The BDTI (Baltic Dirty Tanker Index) tracks shipping rates for the transportation of crude oil (DBO) on representative routes. The index has fallen to around 515 at the end of August 2016. At the beginning of the year, the index stood tall at around 1,065. So, what’s the story behind this fall? In the last eight years, the index has fallen as low as 450. Will this repeat or has the index bottomed out? We’ll discuss these questions in this series. We’ll also decode the story behind the fall in tanker rates and why VLCC (very large crude carrier) rates saw a smaller fall than Suezmax tankers. By analyzing the factors that are weakening the crude tanker fundamentals, we’ll discuss when the industry will take a different course.
Since the index has fallen by 50% from the beginning of the year, crude tanker stock prices have also fallen. In 2015, crude tanker stocks had a bull ride. The situation reversed in 2016. Compared to stock prices at the beginning of the year, on August 29 almost all crude tanker stocks have ended in negative territory. Below are the stock returns on August 29 compared to their prices at the beginning of the year:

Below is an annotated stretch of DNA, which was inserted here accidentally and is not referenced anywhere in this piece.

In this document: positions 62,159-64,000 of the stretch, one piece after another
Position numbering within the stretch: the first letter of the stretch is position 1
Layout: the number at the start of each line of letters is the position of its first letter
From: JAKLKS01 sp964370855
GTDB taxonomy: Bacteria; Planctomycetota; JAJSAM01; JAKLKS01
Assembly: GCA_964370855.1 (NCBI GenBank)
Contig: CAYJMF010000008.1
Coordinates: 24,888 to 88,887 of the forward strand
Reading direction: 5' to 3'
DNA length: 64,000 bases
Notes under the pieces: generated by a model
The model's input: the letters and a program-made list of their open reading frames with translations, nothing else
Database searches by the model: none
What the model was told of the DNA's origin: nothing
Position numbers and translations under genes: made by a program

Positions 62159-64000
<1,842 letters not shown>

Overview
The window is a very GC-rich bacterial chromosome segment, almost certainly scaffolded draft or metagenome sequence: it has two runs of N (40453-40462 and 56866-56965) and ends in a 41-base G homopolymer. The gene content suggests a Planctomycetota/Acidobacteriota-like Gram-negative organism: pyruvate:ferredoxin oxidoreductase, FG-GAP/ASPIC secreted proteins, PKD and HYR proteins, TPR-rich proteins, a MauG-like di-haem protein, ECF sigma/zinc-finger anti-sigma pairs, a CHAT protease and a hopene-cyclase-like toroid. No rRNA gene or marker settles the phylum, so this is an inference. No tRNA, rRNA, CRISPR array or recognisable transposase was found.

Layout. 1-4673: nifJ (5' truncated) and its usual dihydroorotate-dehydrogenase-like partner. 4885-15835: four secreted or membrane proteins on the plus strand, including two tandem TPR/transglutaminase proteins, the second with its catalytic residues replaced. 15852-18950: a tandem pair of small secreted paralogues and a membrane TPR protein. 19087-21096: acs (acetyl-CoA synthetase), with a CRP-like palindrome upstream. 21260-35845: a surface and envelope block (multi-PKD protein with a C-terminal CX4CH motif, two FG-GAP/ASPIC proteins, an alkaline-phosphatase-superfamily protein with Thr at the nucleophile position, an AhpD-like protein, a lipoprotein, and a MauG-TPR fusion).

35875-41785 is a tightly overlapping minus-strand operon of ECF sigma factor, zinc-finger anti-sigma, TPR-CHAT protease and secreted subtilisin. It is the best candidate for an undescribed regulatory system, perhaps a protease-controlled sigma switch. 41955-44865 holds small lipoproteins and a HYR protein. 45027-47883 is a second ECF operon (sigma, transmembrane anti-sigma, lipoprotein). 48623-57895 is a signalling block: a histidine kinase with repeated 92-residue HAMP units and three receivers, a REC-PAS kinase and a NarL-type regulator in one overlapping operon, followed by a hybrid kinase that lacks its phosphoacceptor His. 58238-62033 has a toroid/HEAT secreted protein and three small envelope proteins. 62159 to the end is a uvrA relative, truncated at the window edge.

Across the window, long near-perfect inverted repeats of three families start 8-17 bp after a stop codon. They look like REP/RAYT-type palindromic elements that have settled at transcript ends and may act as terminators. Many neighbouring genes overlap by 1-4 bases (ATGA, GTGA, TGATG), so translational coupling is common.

- Nordic American Tankers (NAT) fell by 35%.
- Teekay Tankers (TNK) fell by 62%.
- Tsakos Energy Navigation (TNP) fell by 38%.
- Navios Maritime Midstream Partners (NAP) had a 0% return.
- General Maritime Partners (GNRT) fell by 47%.
- Frontline (FRO) fell by 46%.
- DHT Holdings (DHT) fell by 45%.
- Euronav (EURN) fell by 36%.
Shipping companies account for 19.7% of the Guggenheim Shipping ETF (SEA). SEA fell by 10% in the same period. Investors who are interested in broader exposure to the industrials sector can invest in the SPDR Dow Jones Industrial Average ETF (DIA).